New Species Discovery Alert: Pea Aphid Uses Photosynthesis to Harvest Energy from the Sun
Looks like you're not the only one catching some rays this summer; meet this strange insect whose life depends on it.
As you probably remember from your high school biology class (or, if you're a scientist, your undergraduate biology class), photosynthesis is the process through which plants convert sunlight into the raw energy they need to survive.
Now, for the very first time ever, all of that's about to change: according to Nature magazine, scientists have discovered a new species of insect that uses a photosynthesis-like process inside of it to produce energy from the sun's rays.
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It may seem like this species is going to be some exotic thing they found under a rock on some island that probably isn't even on your atlas, but we're pretty delighted to report that you may not even have to leave your house to find this insect. It's the totally common pea aphid that's throwing the wrench into science's machine.
And surprisingly enough, its photosynthesis isn't even the weirdest thing about it. The pea aphid's been baffling entomologists for many years of study because, well, sometimes it's born pregnant and sometimes it's born without a mouth.
There's other weird stuff about it, too, but if we list them, you'll think we're probably just afraid of bugs. Not that we are, but... come on, look at it. It's so weird and translucent, like a radioactive snot rocket.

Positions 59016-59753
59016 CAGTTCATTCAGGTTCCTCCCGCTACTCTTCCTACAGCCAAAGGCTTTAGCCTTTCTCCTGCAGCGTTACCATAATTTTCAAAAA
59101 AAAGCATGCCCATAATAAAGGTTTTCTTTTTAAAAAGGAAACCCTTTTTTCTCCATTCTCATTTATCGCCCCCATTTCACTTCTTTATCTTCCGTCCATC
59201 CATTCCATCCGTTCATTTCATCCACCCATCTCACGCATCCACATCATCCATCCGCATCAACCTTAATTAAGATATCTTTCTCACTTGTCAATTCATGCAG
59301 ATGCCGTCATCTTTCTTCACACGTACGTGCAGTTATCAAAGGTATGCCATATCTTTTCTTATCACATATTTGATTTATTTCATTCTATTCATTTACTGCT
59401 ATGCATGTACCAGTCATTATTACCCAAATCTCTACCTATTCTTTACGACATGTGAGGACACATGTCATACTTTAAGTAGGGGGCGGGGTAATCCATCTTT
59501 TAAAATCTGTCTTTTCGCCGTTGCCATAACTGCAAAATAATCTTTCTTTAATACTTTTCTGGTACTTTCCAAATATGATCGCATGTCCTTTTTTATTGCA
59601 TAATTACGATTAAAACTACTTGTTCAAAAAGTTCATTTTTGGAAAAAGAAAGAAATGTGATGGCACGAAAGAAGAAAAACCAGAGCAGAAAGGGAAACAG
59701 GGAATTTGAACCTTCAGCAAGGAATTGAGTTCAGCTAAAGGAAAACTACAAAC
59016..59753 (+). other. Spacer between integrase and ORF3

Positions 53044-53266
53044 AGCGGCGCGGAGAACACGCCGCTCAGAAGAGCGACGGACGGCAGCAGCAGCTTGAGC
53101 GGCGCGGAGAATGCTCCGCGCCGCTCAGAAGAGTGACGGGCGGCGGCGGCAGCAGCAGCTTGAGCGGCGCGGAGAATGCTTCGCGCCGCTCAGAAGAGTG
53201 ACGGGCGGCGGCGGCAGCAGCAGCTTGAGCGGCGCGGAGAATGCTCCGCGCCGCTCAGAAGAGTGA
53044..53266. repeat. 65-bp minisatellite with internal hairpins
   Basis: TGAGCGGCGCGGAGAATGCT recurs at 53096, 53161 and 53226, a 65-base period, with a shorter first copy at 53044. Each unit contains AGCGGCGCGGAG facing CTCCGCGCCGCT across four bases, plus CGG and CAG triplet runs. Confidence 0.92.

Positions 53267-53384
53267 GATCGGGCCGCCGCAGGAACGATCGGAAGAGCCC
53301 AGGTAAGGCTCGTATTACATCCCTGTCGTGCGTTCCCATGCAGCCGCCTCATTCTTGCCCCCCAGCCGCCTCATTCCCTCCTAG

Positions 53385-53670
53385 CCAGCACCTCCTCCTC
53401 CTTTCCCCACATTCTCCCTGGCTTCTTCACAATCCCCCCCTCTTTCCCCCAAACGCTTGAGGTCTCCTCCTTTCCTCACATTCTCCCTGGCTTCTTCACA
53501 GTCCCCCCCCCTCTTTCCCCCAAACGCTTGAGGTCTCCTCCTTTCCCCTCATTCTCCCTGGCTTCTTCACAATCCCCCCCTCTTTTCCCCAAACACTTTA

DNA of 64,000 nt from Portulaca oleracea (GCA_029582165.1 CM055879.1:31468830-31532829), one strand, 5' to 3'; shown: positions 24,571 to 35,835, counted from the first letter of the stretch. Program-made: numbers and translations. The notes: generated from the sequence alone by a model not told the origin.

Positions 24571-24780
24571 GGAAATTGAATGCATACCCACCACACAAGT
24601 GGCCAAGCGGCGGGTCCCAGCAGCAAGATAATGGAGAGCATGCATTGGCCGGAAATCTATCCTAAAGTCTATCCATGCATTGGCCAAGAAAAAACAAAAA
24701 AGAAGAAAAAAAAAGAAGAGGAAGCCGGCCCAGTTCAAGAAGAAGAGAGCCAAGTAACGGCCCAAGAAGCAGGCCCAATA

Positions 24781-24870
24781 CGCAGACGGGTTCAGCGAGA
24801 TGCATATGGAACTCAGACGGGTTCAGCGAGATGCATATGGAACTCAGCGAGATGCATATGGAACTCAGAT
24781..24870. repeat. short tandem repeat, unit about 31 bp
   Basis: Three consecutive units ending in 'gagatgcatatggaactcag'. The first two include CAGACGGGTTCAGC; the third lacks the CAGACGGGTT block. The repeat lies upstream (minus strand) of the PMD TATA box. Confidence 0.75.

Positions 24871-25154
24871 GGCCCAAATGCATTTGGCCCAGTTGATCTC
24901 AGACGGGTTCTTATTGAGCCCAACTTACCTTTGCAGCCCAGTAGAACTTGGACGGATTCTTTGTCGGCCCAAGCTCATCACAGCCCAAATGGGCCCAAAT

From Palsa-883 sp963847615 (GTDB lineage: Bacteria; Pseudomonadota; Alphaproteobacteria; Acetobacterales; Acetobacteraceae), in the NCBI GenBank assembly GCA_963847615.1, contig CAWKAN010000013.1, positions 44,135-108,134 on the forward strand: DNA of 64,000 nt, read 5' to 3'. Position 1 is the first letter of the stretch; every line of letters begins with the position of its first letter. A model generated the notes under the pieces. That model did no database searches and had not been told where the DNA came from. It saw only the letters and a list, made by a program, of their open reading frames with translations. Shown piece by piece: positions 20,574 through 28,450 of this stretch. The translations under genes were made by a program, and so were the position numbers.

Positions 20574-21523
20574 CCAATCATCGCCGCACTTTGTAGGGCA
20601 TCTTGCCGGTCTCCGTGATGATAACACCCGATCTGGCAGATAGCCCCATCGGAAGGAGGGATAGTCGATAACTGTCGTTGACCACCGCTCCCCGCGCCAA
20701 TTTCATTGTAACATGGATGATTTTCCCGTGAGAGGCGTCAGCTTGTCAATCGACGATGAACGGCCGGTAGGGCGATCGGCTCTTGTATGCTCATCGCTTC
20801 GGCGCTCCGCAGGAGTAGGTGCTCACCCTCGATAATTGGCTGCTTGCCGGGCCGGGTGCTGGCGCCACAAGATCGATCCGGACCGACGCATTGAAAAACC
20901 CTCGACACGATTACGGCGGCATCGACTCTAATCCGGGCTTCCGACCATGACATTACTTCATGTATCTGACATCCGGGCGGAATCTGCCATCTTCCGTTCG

I digress. Its being born pregnant and sometimes without a mouth are pretty strange and cool, but there are other species that are born that way. What makes the pea aphid finding so spectacular is that it produces incredibly high levels of pigments known as carotenoids.
They're the only animal or insect known to produce carotenoids. In fact, the only reason you'd find carotenoids in an animal is because ze'd eaten a plant. And carotenoids are one of the most integral parts of the mechanism of photosynthesis in many organisms that use sunlight for energy.
For researchers at the Sophia Agrobiotech Institute in france, it stood to reason that if the insect produced carotenoids, then chances are they may be photosynthetic. As such, they tested for the frequency of ATP in pea aphids to see if there was a correlation with the frequency of carotenoids.
To their surprise, it turned out that the higher the level of carotenoids in pea aphids, the higher the level of ATP. What was even more compelling was that aphids that were placed in sunlight ended up producing more energy than ones not in the light. From these findings, it seems that sunlight does have a strong correlation with carotenoid levels and ATP levels in pea aphids. It seems like they do undergo photosynthesis to draw energy from the sun.
If this ends up being proven true, then the pea aphid will hold the distinction of being the first insect in the world known to use photosynthetic mechanisms to produce its energy. It shares that strange distinction with coral and one species of salamander.
So next time you step on one of these, think about how unlike any other member of the insect kingdom it is. And maybe let it live. After all, it was born pregnant and mouthless, so it really is the least you can do.
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